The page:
The principle of rep-by-pop, when brought in and promoted publicly, removed many archaic seats in the British House of Commons although some northern and rural counties necessarily still have variably lower populations than most urban ridings. Former British colonies like Canada and Australia also have rural and wilderness areas spanning tens of thousands of square miles, with fewer voters in them than a tiny urban-core riding. In the most extreme case, one riding of the Canadian parliament covers more than 2 million square kilometres, Nunavut, yet has less than one third the average number of voters for a riding, with a population of about 30,000. Making the riding larger would be difficult for the elected member, as well as for campaigning and also unfair to remotely rural constituents, whose concerns are radically different from those of the medium-sized towns that typically dominate the electorate in such ridings.

The American Constitution has built into it a series of compromises between rep-by-pop and rep-by-area: two Senators per state, at least one Representative per state, and representation in the electoral college. In Canada, provinces such as Prince Edward Island have unequal representation in Parliament (in the Commons as well as the Senate) relative to Ontario, British Columbia, and Alberta, partly for historical reasons, partly because those electoral allotments are constitutionally guaranteed, and partly because governments have simply chosen to under-represent certain voters and over-represent others. In the United States, Baker v. Carr (1962) established the "one-person/one vote" standard, that each individual had to be weighted equally in legislative apportionment.

In Canada, until recent reforms, there were still many federal and provincial electoral districts in British Columbia and other provinces that had less than a few thousand votes cast, notably Atlin, covering the province's far northwest, with no more than 1,500. The area of the riding was about the size of New Brunswick and Nova Scotia combined, and larger than many American states. In practicality, the voters of the tiny communities scattered across the subarctic landscape, less than the population of a city block, had as much electoral clout as two Fraser Valley municipalities totaling up to 60,000 in population. The population imbalance between largely rural areas and overwhelmingly urban areas is one reason why the realities of representation by area still have sway against the ideal of representation by population.

Types of Representation

Substantive representation

Under representative democracy, substantive representation (in contrast to descriptive representation) is the tendency of elected legislators to advocate on behalf of certain groups.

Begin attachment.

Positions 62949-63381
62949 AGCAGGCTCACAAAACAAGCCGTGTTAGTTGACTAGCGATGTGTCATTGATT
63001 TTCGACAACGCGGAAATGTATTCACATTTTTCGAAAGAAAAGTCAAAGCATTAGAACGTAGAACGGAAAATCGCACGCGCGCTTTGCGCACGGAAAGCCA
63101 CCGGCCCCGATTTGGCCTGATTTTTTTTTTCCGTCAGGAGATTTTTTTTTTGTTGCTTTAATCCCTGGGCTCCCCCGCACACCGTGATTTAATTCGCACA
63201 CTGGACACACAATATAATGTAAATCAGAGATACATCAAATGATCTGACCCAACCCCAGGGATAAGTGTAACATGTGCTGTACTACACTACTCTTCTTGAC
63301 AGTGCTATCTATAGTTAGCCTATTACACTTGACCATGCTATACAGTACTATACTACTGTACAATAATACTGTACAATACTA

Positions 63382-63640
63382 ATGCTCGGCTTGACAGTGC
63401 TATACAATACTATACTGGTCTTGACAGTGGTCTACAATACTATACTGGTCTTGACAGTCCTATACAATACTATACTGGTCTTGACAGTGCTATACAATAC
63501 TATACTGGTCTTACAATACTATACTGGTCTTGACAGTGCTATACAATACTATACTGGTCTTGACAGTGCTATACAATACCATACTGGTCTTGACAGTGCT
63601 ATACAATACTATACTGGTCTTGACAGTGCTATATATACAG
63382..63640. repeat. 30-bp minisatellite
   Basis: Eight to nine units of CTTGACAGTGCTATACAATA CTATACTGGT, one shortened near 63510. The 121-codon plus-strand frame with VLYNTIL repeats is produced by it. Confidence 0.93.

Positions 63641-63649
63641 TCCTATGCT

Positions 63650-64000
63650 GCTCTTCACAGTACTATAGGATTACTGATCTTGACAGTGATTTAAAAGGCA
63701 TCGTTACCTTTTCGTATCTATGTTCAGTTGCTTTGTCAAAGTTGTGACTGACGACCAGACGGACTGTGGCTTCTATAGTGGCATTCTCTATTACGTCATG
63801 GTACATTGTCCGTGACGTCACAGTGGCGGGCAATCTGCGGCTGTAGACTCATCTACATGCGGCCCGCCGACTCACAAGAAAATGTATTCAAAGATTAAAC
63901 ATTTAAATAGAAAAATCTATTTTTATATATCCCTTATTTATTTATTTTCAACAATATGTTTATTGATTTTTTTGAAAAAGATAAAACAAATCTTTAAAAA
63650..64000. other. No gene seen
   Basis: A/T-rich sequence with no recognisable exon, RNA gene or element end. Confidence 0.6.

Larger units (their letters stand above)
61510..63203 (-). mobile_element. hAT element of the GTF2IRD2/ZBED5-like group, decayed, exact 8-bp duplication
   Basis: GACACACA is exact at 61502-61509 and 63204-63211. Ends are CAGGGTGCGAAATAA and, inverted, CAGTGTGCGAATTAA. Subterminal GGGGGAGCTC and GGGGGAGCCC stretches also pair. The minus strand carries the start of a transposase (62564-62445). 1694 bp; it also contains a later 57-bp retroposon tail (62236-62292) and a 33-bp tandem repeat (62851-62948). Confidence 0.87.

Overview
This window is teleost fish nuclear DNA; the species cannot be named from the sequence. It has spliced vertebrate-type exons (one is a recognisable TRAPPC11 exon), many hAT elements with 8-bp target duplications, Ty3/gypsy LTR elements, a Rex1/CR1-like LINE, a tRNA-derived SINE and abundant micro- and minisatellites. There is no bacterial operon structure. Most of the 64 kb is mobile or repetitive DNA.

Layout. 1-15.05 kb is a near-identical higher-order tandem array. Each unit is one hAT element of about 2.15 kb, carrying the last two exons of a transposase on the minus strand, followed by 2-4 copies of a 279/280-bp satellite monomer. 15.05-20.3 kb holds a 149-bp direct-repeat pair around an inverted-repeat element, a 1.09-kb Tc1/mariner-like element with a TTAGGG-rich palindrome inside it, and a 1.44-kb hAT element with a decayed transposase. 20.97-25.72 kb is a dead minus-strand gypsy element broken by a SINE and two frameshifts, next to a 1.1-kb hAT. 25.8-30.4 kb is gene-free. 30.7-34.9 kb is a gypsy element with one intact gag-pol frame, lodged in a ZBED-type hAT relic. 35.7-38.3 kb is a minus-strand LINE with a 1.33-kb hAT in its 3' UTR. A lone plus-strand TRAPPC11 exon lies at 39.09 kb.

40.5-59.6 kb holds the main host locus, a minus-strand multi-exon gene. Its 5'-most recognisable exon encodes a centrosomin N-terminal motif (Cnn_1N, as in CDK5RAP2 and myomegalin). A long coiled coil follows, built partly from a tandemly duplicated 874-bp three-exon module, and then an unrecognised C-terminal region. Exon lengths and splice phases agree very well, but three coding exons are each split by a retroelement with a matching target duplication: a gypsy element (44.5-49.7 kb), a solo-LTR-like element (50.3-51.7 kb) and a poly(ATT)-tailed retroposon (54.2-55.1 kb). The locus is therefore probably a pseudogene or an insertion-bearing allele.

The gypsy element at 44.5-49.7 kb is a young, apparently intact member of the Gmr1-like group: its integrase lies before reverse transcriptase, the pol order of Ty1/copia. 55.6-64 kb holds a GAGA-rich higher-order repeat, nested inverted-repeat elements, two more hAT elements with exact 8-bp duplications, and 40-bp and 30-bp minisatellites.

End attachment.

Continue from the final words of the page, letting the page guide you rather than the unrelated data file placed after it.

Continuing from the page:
Conflicting theories and beliefs exist regarding why constituents vote for representatives. "Rather than choosing candidates on the basis of an informed view of the incumbents' voting records, voters, it is argued, rely primarily on the policy-free 'symbols' of party identification".[9] Politicians, it would seem, have little to fear from a public that knows little about what laws their representatives support or oppose in the legislature.

Descriptive representation

Scholars have defined representation as “the making present in some sense of something which is nevertheless not present literally or in fact”[10] . Descriptive representation is the idea that a group elects an individual to represent them who in their own characteristics mirror some of the more frequent experiences and outward manifestations of the group[11] . In this form of representation, representatives are in their own persons and lives in some sense typical of the larger class of persons whom they represent[12]. For example, certain ethnic groups or gender-based groups may want to elect a leader that shares these descriptive characteristics as they may be politically relevant. Disadvantaged groups may gain benefit from descriptive representation primarily in two ways:

  1. When there is mistrust: This refers to a situation where communication between the group and its representatives has been inadequate[11]. In these cases, descriptive representation promotes vertical communication between representatives and their group of constituents[11].
  2. When interests are uncrystallized: In certain historical moments, citizen interests are not clearly defined. Either the issues haven’t been on the political agenda for long, or candidates haven’t taken public positions on them[11]. In this case, the best way to have one’s substantive interests represented is often to choose a descriptive representative whose characteristics match one’s own[12].

Descriptive representation can be instituted by political parties independently where they set aside a certain number of party seats for particular groups[13]. It can also be instituted through national electoral quotas either by reserving seats for office or candidate quotas for political parties[13].

Traditionally, quotas have been thought of as a way of providing adequate representation for previously disadvantaged groups such as women or oppressed ethnic groups[11]. However, another way of conceptualizing quotas is to institute a maximum or ceiling quota for advantaged groups[14]. This may improve the meritocracy of the system and improve the process of candidate selection[14].

Empirically, quotas show mixed results. In Lesotho, quota-mandated female representation has had no effect or even reduced several dimensions of women’s engagement with local politics[15]. In Argentina, quotas have mandated negative stereotypes about women politicians[16]. Meanwhile, in India, women are more likely to win an election in a constituency that formerly had quotas, even when the quotas are removed[17], and women leaders provide public goods favoured by women constituents[18]. Evidence also shows that caste-based quotas may not change stereotypes of how people view the oppressed caste group, it does change the social norms of interaction between caste groups[19].